This is the final novel I had planned for this blog series. Yet there are many more novels I could explore. Tell me, would you like this series to continue?  If so, what novels or stories about Mars would you like for me to cover over the next few months?

After Weekend Fun

After a weekend of fun, have you ever felt like this?

Lynette M Burrows, author; Lynette M. Burrows, science fiction author; Lynette M Burrows action-suspense science fiction author

Let Sleeping Children Lie by Stewickie via Flickr Commons

I slept through yesterday, so the post I’d only sort of planned, will have another opportunity next year.

I had a lovely weekend at ConQuesT 44, an annual science fiction and fantasy convention sponsored by the Kansas City Science Fiction and Fantasy Society (KaCSFFS), held on Memorial Day Weekend in Kansas City, MO.

I had the honor of being on a couple of panels with some distinguished guests and as part of the writers workshop met two writers and hopefully inspired them to continue writing and improving.

And of course there were panels I attended, people I met, and parties late into the night. A grand time was had.

As a writer our time is finite but the number of things we are expected to do seems to grow exponentially.

WHY ATTEND A FAN RUN CONVENTION?

There are a fair number of professional writers, editors and publishers that attend smaller, fan run conventions. In these situations you might get time to get to know a fellow professional more personally and come to understand the business better. You might meet a fellow writer who later becomes a mentor or a collaborator. More importantly, you’ll meet a bunch of people who are as excited about the genre you write, as you are. And that may be the best payoff of all. Readers, at least science fiction and fantasy readers, are a fascinating collection of folk who have all kinds of knowledge. Conversing with them I am inspired, I find resources, and wonderfully interesting friends.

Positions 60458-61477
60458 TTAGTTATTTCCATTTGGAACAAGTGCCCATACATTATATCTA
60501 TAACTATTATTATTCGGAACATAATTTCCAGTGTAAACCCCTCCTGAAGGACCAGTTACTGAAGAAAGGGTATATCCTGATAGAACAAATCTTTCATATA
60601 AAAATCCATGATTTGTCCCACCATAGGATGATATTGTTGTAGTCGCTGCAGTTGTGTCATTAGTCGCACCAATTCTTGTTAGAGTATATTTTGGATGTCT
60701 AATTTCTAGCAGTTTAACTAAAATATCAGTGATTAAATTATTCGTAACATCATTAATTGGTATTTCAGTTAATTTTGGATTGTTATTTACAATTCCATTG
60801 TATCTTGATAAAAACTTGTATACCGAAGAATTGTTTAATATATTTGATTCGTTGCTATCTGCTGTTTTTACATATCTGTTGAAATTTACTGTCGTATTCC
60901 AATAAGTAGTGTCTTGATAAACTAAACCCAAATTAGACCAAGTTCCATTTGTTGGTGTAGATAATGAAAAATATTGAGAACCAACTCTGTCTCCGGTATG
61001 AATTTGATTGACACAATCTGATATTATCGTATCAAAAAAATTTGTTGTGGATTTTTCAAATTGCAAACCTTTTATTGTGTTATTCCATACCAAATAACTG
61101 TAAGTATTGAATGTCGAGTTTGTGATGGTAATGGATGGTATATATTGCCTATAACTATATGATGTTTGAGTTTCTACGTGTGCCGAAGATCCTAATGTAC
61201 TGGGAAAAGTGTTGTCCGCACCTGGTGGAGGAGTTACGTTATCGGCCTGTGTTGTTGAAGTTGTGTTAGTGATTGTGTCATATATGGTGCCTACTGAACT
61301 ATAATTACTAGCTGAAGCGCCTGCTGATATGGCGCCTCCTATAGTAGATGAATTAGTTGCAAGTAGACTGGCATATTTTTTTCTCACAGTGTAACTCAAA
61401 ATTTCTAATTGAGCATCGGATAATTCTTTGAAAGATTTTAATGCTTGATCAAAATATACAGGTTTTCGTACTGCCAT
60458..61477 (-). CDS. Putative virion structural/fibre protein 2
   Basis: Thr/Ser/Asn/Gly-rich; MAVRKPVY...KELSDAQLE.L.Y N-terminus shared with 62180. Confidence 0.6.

WHEN THE CONVENTION IS OVER

The fans who put on science fiction and fantasy conventions hold a party for the volunteers, guests, and fans when the convention has ended. It’s traditionally called the “dead dog party.” And there’s a reason for that. This . . .

Lynette M Burrows, author; Lynette  M Burrows, science fiction author; Lynette M Burrows, action-suspense science fiction

photo courtesy of CyberMacs and Flickr Commons

Yup. I had a wonderful time, but I am a dead tired dog. I’m catching up on my beauty sleep and will post more after I wake up.

What conventions have you attended? Was the convention fan run or professional? Why did you choose to attend?

I hope you had a safe and wonderful Memorial Day weekend. If you haven’t been to a convention before, please share how you spent the weekend.

I love to hear from you and I will respond to every comment (in between naps 🙂 )